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  • Jeff Beck

The Trial: An Intriguing Road to Nowhere (Criterion Blu-ray)

The Film:

Whenever the career of the great Orson Welles is brought up for discussion, it almost always inevitably turns towards his most famous works, like "Citizen Kane" (still considered by many to be the greatest film ever made), "Touch of Evil," and "The Magnificent Ambersons." After these, the talk may even stray into his affinity for Shakespearean adaptations, including "Macbeth," "Othello," and the magnificent "Chimes at Midnight" (which, in this critic's humble opinion, stands as one of the very best). One that's not talked of nearly as much is a little film he made in 1962 called "The Trial," based on the novel by Franz Kafka. With it joining the illustrious Criterion Collection this week, now's the perfect time to dig into it to see if there's a reason for its relative obscurity among the filmography of the acclaimed director, or if its merely a lesser-known work of greatness.

The plot is a little hard to explain, but it basically revolves around Josef K. (Anthony Perkins), your basic everyman who works in an office and lives in a boarding house with a few other tenants. One morning he is awoken early by two policemen who inform him that he is being charged with a crime and arrested. However, they refuse to tell him what the crime is, and after a very off-the-cuff interrogation of sorts, they allow him to remain free. Josef is somewhat bewildered and talks it over a bit with his landlady, Mrs. Grubach (Madeleine Robinson), and another tenant, Ms. Burstner (Jeanne Moreau), before going off to work. From here, his life and his case become entangled with a variety of eclectic characters, including his advocate (Orson Welles), his advocate's mistress, his uncle, his cousin, and a painter. We follow along as Josef desperately searches for answers to his bizarre situation.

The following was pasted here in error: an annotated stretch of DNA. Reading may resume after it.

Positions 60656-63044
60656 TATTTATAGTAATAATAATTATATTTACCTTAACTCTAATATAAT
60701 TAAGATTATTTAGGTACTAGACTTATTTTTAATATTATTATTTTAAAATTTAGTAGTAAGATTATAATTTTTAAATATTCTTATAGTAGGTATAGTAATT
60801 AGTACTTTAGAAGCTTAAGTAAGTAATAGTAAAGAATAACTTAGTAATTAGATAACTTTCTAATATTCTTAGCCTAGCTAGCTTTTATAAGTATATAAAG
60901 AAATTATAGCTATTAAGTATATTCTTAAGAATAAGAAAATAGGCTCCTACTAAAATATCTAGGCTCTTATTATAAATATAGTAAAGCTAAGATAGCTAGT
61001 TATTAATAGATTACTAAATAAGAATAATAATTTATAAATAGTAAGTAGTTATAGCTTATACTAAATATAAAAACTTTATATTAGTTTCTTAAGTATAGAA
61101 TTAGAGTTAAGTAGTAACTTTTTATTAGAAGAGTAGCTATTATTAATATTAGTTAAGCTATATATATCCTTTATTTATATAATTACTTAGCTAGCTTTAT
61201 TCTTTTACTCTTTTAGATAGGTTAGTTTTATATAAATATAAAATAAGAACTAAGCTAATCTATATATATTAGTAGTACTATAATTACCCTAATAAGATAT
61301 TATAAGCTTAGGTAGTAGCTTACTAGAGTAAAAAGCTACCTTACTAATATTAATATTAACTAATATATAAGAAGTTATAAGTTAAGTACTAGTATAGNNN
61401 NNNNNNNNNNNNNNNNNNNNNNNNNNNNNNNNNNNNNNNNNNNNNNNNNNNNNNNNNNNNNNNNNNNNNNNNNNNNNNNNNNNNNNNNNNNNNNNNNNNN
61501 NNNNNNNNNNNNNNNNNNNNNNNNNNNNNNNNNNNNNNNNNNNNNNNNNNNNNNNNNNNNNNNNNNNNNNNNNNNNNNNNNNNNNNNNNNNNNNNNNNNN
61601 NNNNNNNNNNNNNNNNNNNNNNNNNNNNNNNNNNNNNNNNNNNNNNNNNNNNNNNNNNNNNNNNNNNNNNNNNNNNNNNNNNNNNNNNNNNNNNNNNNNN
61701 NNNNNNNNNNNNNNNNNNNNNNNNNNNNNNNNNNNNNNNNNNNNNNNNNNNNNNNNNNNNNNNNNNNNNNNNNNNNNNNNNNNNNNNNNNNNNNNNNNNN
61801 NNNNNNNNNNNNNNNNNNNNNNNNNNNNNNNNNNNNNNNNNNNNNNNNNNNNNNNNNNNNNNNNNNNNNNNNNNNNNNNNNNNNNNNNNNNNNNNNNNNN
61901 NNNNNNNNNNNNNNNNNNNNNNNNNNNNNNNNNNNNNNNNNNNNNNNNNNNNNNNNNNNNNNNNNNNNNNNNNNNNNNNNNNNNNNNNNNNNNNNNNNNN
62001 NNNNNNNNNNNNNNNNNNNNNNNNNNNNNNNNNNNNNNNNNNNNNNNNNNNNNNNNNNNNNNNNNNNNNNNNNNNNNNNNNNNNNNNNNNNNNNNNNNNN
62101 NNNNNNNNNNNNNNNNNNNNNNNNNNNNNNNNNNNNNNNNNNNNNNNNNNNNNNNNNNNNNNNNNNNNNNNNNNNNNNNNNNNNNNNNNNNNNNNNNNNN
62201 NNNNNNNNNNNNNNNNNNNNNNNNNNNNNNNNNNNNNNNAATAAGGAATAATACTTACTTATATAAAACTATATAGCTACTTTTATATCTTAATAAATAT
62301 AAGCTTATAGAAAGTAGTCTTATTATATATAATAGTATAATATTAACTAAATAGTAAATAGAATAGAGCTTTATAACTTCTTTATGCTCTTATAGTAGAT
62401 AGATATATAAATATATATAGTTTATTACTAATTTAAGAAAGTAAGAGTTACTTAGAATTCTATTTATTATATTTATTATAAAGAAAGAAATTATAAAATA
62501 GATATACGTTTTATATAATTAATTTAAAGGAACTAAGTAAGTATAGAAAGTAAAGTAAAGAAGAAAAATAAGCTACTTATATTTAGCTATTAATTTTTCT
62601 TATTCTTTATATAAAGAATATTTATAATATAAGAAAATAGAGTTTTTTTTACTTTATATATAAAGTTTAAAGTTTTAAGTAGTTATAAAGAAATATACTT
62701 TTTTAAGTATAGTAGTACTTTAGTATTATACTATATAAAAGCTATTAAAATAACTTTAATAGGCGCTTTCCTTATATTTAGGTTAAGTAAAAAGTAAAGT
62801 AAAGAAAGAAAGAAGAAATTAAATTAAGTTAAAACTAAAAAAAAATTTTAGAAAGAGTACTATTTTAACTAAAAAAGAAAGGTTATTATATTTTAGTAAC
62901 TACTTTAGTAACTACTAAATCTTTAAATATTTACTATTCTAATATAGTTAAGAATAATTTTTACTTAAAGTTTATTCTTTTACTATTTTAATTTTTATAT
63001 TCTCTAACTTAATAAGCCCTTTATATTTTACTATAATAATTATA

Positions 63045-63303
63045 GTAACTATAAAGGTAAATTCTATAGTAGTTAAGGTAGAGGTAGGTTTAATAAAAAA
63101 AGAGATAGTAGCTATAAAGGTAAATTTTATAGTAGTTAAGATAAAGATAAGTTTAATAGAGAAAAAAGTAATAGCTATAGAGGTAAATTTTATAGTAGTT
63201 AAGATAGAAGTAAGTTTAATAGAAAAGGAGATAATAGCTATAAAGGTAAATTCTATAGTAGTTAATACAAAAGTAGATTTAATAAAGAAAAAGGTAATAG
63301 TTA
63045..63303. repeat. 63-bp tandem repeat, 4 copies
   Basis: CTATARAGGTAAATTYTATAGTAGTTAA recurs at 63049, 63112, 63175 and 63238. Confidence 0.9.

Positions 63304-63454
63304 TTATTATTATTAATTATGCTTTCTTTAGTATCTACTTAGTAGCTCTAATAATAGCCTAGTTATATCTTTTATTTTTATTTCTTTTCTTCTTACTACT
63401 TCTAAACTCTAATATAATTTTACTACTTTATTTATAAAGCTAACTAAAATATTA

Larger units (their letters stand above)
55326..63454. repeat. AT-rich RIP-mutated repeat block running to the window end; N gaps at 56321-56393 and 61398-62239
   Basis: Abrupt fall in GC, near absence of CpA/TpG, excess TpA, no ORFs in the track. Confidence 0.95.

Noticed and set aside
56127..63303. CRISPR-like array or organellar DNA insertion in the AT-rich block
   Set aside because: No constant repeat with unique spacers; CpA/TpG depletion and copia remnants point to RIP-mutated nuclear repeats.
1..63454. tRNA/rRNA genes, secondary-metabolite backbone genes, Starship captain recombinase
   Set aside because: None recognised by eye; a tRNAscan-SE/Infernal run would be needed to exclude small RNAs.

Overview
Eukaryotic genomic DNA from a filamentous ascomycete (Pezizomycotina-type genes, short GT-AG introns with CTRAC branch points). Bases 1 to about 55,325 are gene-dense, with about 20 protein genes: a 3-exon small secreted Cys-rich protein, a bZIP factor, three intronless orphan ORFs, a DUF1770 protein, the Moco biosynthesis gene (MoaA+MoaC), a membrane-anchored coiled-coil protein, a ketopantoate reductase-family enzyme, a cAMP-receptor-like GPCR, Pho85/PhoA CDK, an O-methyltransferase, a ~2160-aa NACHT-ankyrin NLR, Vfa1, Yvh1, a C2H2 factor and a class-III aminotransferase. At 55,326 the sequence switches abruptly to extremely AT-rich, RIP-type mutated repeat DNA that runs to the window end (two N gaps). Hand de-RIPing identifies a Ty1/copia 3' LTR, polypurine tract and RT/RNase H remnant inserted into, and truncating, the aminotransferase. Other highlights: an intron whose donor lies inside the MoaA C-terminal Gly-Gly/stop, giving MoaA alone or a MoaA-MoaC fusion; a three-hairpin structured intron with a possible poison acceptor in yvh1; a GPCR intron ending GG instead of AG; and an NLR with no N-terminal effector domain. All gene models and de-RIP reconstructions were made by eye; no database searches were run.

Obviously there are debates to be had as to the film's accuracy to its source material, which is itself considered a very strange novel, but those should be more so left to people who are much more familiar with the book and its themes. However, as far as the film goes, it can easily be said that it's one of the strangest projects that Welles ever delivered. It's a kind of frenzied nightmare where you never know what (or who) is waiting around the next corner. If it leads you into a panicky, paranoid confusion, then it's probably having the exact effect that Welles intended it to. But how does it hold up as a film from a narrative point of view?

Well, it kicks off with a kind of bang as Josef is thrust into this bizarre, surreal situation, one where there appears to be no forthcoming answers and little to do to help alleviate the predicament he finds himself in. In fact, the first section of the film feels rather play-like as Josef goes about the boarding house with the police, colleagues, and landlady, while trying to answer questions and get a grasp on what's happening. Early on, he is even given a chance to speak his mind at a hearing of sorts in which he shows quite a bit of bravado and defiance, letting us know that he intends to fight whatever the still-unannounced charge may be.